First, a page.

About a year ago, life changed in a big way for our family.  No, I am not talking about the birth of our daughter… well, one thing led to another, I suppose.  No, I am talking about the addition of a nanny to our family unit.


While pregnant with Tatum, it was clear to me that if another chickadee was going to join the nest, this mama needed some help!  Still, I was reluctant to ask for assistance, and even more reluctant to really want another person floating around in our midst.  Although this person was only going to work part-time for us, being a stay-at-home mom, I realized I would need to like this individual, as well as respect him or her.


As a first step, we enlisted the help of a tried and true nanny placement service to help us find our very own Mary Poppins.  We went about our search, meeting various people who looked great on paper, realizing that no matter how great someone’s resume was, we were looking for someone who would just “click” with our family.  I had been advised by a veteran-nanny-searching-parent that “with the right person, it won’t feel strange to have someone in your home”.  So, like finding a mate, chemistry obviously plays a big part in finding a nanny.  After a few missed connections with nannies from the service, I began to wonder if we would, in fact, find someone.  Already the baby was born and we were still searching with no great leads on the horizon… Then, as luck or fate would have it, the perfect person fell into our life at the perfect time.  We spent a few weeks gingerly feeling around the edges of this new relationship, wondering if this person might like us as much as we liked her.  Thankfully, the rest is history.


Dear Andrea,

We think you are wonderful and feel so lucky to know you.  Thank you for all that you do to keep our family moving forward.  You are flexible and kind and have mixed right into our chaos.  You add order to our mess and fun to our routine.  Because of you, I know my way around our ironing board (whereas before I didn’t even know where it was).  Our laundry is washed, folded, and put away (often on the same day)!  You are the extra set of hands that allow me to hold my baby and not feel guilty that the dishes haven’t been done.  You are the board that I bounce ideas off of and you keep me accountable with all the projects I take on.  Your refreshingly frank nature means that you usually mention if you think my methods could use a little tweaking.  You are teaching me that it is okay to ask for help.  I trust, respect, and like you… The kids love you.  We love you.  Thank you.  You don’t know how much this means to our family.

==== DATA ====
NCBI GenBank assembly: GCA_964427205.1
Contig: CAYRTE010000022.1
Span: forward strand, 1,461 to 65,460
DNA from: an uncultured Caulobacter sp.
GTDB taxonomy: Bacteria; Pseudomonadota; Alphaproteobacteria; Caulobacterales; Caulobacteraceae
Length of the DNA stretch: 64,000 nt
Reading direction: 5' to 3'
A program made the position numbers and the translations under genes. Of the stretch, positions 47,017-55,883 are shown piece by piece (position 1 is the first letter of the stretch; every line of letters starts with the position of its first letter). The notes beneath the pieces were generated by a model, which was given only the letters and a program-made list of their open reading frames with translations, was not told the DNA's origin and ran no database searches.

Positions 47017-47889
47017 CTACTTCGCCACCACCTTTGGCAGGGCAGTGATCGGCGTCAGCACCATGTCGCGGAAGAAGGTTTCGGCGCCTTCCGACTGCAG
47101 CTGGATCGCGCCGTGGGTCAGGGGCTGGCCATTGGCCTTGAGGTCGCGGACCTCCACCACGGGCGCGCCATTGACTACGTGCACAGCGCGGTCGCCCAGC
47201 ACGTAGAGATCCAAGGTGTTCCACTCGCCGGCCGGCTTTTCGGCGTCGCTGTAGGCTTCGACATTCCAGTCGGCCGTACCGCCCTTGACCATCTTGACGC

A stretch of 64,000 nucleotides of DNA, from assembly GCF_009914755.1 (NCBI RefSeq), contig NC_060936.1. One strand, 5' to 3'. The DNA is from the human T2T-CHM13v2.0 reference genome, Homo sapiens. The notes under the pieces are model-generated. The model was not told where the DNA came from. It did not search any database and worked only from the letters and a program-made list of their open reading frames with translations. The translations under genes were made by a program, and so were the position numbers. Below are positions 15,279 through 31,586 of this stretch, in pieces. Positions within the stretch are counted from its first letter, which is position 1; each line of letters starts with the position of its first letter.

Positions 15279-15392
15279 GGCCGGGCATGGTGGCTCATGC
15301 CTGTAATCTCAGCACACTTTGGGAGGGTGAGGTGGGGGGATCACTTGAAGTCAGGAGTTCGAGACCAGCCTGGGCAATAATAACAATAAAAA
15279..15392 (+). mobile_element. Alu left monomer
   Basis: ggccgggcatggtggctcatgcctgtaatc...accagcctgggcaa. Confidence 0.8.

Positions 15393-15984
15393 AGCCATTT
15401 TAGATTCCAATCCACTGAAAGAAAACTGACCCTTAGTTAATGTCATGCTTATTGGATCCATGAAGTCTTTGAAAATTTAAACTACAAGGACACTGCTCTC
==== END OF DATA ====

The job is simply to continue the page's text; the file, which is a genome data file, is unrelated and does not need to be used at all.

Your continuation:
Love, The Poole Family


This has been a pivotal year for all of us.  It speaks to growth, change, and adaptability.  Our family is larger now, not by one, but by two.  This is not a forever situation.  There will come a day (sooner than I would like), when our nanny will move on with her own life.  The relationship will change, but my hope is that she will stay a part of our family.  By total chance, we found someone who has grown to love us as much as we love her.  We feel so lucky.


What a Difference a Year Makes


This week my baby turned one.  Her birthday coincides with the the New Year holiday; a time for fresh starts, moving forward, and reflection.

I find that I am always sentimental during the first anniversary of the days, hours, and minutes before any of my baby’s births.  I think about what we were doing “at this time last year.”  I try to imagine the impossibility of what it felt like not to have met the little person we have spent the last year loving.  I think of my labor and when the contractions started.  Were we at the hospital?  Were we at home still?  Was Nana here yet to take care of the boys?  I have been blessed with straightforward, lovely births, so this reminiscing evokes a feeling of love and empowerment (I know that I am lucky on this front).  These memories are something I treasure as a gift my children have given me.  I never knew I could be so strong as during the births of my children.  My last baby has just turned one and is moving out of babyhood.  She walks and climbs and is beginning to talk.  As I say goodbye to the birth chapter of life, it is with bittersweet feelings.  I hope to carry with me the strength I experienced in birth into my future adventures.